Date of Award

Spring 1-1-2017

Document Type

Dissertation

Degree Name

Doctor of Philosophy (PhD)

First Advisor

Robert E. Ergun

Second Advisor

Laila Andersson

Third Advisor

Frances Bagenal

Fourth Advisor

Martin Goldman

Fifth Advisor

Webster Cash

Abstract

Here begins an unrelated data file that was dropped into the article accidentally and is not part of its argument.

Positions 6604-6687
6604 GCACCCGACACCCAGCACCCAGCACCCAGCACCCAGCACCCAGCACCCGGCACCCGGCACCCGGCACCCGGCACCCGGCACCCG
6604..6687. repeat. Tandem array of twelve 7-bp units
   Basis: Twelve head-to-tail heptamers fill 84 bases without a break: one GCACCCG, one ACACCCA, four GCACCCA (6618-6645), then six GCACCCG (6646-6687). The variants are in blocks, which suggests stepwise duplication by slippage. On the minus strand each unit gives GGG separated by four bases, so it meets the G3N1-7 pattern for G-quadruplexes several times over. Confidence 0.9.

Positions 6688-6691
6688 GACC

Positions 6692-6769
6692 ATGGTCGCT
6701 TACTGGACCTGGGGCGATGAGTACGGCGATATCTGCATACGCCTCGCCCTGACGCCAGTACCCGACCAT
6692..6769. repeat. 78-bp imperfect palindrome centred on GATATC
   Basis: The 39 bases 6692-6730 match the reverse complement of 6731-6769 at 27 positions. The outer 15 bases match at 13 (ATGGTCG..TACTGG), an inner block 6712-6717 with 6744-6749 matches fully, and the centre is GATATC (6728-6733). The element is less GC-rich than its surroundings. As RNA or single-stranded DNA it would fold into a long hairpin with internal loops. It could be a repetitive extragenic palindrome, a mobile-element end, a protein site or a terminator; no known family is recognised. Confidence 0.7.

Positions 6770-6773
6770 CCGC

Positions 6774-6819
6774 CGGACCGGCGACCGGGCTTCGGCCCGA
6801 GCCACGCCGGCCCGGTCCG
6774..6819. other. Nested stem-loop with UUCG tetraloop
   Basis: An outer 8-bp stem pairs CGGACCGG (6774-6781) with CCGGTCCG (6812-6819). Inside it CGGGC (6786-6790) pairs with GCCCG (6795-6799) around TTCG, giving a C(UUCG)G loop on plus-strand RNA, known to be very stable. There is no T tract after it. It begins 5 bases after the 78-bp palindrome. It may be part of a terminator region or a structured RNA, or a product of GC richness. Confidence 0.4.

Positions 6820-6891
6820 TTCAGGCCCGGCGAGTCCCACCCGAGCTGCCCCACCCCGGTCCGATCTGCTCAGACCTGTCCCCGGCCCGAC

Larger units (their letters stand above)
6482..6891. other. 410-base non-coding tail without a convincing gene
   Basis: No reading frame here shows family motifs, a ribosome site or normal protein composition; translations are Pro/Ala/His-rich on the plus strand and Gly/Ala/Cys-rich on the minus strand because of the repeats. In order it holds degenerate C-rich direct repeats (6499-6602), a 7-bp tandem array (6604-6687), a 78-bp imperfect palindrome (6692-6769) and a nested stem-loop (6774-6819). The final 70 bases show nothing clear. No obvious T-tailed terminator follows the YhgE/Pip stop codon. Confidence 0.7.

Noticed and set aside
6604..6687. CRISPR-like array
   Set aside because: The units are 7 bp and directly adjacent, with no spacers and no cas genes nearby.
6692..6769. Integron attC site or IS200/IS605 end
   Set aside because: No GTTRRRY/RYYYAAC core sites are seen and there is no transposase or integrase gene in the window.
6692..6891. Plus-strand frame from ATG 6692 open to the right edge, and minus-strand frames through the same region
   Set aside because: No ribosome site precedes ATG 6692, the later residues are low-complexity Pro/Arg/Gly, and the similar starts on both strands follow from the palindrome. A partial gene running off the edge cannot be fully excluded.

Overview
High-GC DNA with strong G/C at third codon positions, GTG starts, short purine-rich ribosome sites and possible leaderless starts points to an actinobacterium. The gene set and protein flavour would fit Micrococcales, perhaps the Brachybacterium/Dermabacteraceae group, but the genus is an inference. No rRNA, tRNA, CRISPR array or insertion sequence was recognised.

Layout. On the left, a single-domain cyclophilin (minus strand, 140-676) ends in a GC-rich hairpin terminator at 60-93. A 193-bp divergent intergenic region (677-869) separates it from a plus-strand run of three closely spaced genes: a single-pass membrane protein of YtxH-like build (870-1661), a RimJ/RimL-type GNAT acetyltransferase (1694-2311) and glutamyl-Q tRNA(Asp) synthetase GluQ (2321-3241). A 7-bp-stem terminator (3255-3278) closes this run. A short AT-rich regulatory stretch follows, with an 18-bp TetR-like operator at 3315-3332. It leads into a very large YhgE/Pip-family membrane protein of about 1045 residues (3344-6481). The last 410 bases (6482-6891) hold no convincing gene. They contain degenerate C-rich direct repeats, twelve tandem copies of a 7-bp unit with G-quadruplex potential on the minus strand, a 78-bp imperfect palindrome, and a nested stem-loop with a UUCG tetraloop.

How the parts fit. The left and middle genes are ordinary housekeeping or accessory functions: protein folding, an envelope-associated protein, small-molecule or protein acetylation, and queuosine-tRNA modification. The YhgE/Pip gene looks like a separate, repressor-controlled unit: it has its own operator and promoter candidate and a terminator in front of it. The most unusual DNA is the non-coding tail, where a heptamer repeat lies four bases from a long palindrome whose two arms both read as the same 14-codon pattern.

Magnetic turbulence is a universal phenomenon that occurs in space plasma physics, the small-scale processes of which is not well understood. This thesis presents on observational analysis of kinetic electric field signatures associated with magnetic turbulence, in an attempt to examine its underlying microphysics. Such kinetic signatures include small-scale magnetic holes, double layers, and phase-space holes. The first and second parts of this thesis present observations of small-scale magnetic holes, observed depressions in total magnetic field strength with spatial widths on the order of or less than the ion Larmor radius, in the near-Earth plasmasheet. Here I demonstrate electric field signatures associated small-scale magnetic holes are consistent with the presence of electron Hall currents, currents oriented perpendicularly to the magnetic field. Further investigation of these fields indicates that the Hall electron current is primarily responsible for the depletion of |B| associated with small-scale magnetic holes. I then present evidence that suggests these currents can descend to smaller spatial scales, indicating they participate in a turbulent cascade to smaller scales, a link that has not been observable suggested until now. The last part of this thesis investigates the presence of double layers and phase-space holes in a magnetically turbulent region of the terrestrial bow shock. In this part, I present evidence that these same signatures can be generated via field-aligned currents generated by strong magnetic fluctuations. I also show that double layers and phase-space holes, embedded within localized nonlinear ion acoustic waves, correlate with localized electron heating and possible ion deceleration, indicating they play a role in turbulent dissipation of kinetic to thermal energy. This thesis clearly demonstrates that energy dissipation in turbulent plasma is closely linked to the small-scale electric field environment.

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